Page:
Her Last Hurrah by Cassandra Osvatics | CNF | #thesideshow

Diagnostic Criteria of Disabling Condition by Nicole Connolly | Micro-Poetry | #thesideshow
July 31, 2017
2 Poems by Guillermo Filice Castro | Micro-Poetry | #thesideshow
August 2, 2017

My sister laid in her coffin, bloated, overly bronzed, and eye makeup unlike the way she did it herself. We grew up in a small town where women still wore blue eyeliner so naturally this trend was also passed on to corpses. Her hands were neatly stacked over her silk, merlot colored prom dress. The plunging neckline revealed too many bruises from her accident and a white and silver striped scarf that matched one of my own was wrapped around her and fastened beneath her gown.

Growing up, my family tended to isolate themselves from the rest of our family. I had met my mother’s parents, her siblings, their children, my dad’s parents, and his siblings who never had children. I met them, saw them at birthdays and holidays or when someone died, but we didn’t have family reunions or vacations with them. We didn’t go over to their houses just to hang out. We stayed away and they let us. I’ve kept tabs on them, but I’ve never really known them, known what’s typical of them or if I could even trust them. I grew up with my brothers and my sister. I know them, I love them, and they’ve always been my best friends, no matter how much we’ve hated each other.

On April 7, 2013, my sister drove home from work drunk, managed to make it an hour and crashed head on with another vehicle while driving on the wrong side of the road only 10 minutes from her house. On April 7, 2013 at 4:02 am, police and EMS arrived on the scene and continued to try to save my sister’s life while transporting her to the hospital. On April 7, 2013 at 5:04 am, my sister was pronounced deceased. On April 7, 2013 at 8:32 am, a cop, a stranger, stood in my doorway and told me where and how she died, and that she had killed someone in her path.

The last time I had talked to my sister was three days before she died. We hadn’t actually spoken to each other and I still can’t remember the last time I heard her voice. We had become increasingly distant after a fight she had with my older brother. They had gotten into a fight about work and she tried to drive home drunk. He had to hold her down in the car while her boyfriend drove to prevent her from jumping out, and he was able to save her that night.

They didn’t talk for months before she died and he regrets it every day. I tried my best to help them reconcile their issues to no avail, but, she was my sister and I wanted to be closer to her even if my brother was unable to. She and I texted back and forth for an hour or so the Thursday before her accident, making plans for me to visit her where she worked at the National Harbor. She wanted to show me how beautiful it was at night.

She died on a Sunday, we had her wake on Thursday, and buried her on a Friday, her last hurrah, a sick joke between my brothers and I. That Thursday, the funeral parlor we had her wake at was flooded with relatives, a majority of which I was meeting for the first time, or I hadn’t seen since the last funeral. Some sat me down and told me that they were sad she was gone. People that never knew her were somehow affected by her death. Of course it was sad, but I wondered why they would be sad. Their lives didn’t change. In a few hours, they would leave and go back to their spouses and children and never give her a second thought.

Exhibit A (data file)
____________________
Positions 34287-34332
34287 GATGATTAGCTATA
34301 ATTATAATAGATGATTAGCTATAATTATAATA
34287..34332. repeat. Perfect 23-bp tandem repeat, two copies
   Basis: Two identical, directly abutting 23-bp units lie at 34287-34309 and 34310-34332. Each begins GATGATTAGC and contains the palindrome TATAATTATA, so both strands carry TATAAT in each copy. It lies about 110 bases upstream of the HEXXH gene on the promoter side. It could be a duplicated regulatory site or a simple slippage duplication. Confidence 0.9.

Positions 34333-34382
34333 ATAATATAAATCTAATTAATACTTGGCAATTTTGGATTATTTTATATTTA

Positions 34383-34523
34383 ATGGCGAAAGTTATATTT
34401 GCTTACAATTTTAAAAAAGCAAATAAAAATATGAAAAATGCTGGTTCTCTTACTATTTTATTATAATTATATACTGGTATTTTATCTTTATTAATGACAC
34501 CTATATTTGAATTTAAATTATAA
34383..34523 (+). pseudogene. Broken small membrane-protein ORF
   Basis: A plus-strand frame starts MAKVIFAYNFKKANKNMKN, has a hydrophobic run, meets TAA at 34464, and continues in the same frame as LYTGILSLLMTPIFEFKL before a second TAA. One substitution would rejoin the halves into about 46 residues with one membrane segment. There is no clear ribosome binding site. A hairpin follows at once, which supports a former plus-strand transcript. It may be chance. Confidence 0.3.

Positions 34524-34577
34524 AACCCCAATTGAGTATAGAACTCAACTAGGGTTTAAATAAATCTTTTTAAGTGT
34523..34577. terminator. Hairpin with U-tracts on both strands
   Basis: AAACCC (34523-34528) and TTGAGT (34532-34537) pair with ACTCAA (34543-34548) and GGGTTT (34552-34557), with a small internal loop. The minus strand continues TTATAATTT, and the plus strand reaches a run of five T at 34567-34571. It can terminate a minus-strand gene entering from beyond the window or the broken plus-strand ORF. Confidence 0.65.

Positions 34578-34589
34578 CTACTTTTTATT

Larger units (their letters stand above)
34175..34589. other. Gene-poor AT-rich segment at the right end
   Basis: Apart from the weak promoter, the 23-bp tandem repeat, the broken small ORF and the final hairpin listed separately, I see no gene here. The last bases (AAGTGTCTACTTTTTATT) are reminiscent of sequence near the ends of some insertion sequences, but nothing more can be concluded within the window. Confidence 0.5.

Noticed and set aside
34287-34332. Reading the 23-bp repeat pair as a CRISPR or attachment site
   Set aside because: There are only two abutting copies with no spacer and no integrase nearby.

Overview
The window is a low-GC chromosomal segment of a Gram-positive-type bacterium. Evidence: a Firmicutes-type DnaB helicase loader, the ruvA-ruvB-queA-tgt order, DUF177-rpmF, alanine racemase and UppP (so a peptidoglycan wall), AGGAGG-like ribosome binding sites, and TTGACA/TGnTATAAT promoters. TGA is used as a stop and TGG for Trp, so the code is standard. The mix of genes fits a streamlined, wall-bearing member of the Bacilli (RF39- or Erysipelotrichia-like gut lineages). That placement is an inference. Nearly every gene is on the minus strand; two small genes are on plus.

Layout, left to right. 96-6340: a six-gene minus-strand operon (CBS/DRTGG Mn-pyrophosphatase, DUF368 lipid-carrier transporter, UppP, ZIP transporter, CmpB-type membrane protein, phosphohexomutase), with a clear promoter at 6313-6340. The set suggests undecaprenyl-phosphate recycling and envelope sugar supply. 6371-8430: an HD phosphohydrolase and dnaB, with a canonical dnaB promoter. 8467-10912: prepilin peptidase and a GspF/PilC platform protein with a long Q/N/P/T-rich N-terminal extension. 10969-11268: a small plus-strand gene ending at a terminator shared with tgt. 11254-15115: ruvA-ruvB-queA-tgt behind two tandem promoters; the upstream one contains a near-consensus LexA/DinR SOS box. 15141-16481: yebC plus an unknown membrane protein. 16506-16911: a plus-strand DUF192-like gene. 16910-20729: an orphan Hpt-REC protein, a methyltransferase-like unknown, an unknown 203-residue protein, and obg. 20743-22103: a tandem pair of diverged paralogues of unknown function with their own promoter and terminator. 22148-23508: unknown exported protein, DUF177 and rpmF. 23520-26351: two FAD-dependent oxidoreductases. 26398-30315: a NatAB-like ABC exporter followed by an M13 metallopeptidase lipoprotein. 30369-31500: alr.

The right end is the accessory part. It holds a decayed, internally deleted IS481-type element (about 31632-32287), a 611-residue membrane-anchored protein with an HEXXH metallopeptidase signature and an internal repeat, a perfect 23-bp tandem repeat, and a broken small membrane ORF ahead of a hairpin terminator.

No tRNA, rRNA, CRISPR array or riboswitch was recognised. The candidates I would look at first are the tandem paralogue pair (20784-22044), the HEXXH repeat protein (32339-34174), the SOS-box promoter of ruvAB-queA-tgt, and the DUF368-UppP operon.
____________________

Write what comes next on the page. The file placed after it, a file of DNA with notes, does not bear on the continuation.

They wanted me to stand over her body with them, to pray with them for her soul to go to heaven. My sister was an atheist. I still don’t know what I believe in. I’ve never been one for church and the probability of there actually being a God doesn’t seem realistic to me, but hey, I can’t actually say there isn’t one.

But, nonetheless, my sister was an atheist and they wanted me to pray for her. She didn’t even want to be buried. She wanted to be cremated and have her ashes spread at the beach. But, here I was, praying to an atheist’s body with strangers.

I tried to avoid staring at her for too long. I couldn’t help but imagine what was under the makeup. I knew her skull had been fractured, which accounted for her left eye bulging slightly behind her eyelid. I couldn’t help but imagine how she flew out of her car without her seat belt. How her body hit the ground, snapping her neck. I couldn’t help but wonder if she felt it when her skin was scraped against the concrete, or if she was aware of how long it took for the paramedics to get to her.

I couldn’t face her; until my friend Austin, who practically held my hand the entire week, insisted that I should because it would be my last few moments with her. But it was a dead body, and realistically she couldn’t respond. I’m a fairly realistic person. This was dumb. But Austin insisted.

Hand-in-hand, Austin and I walked over to her casket, the one I picked out for her, and kneeled, wondering what the hell you were supposed to say to a dead body.

We stood over my sister, surrounded by a room full of strangers and began to laugh until we cried, not because it was funny, of course. It wasn’t funny. Death isn’t funny. But we couldn’t help but think of how ridiculous it was that all these people whom she had never met came to see her. We laughed at how awful their timing was.


Cassie Osvatics is a senior English major in the Jiménez-Porter Writers’ House, a photographer and reporter for UMD Writer’s Bloc, a concert photographer for Bandsintown, and a creative writing intern at Writopia Lab D.C..
//]]>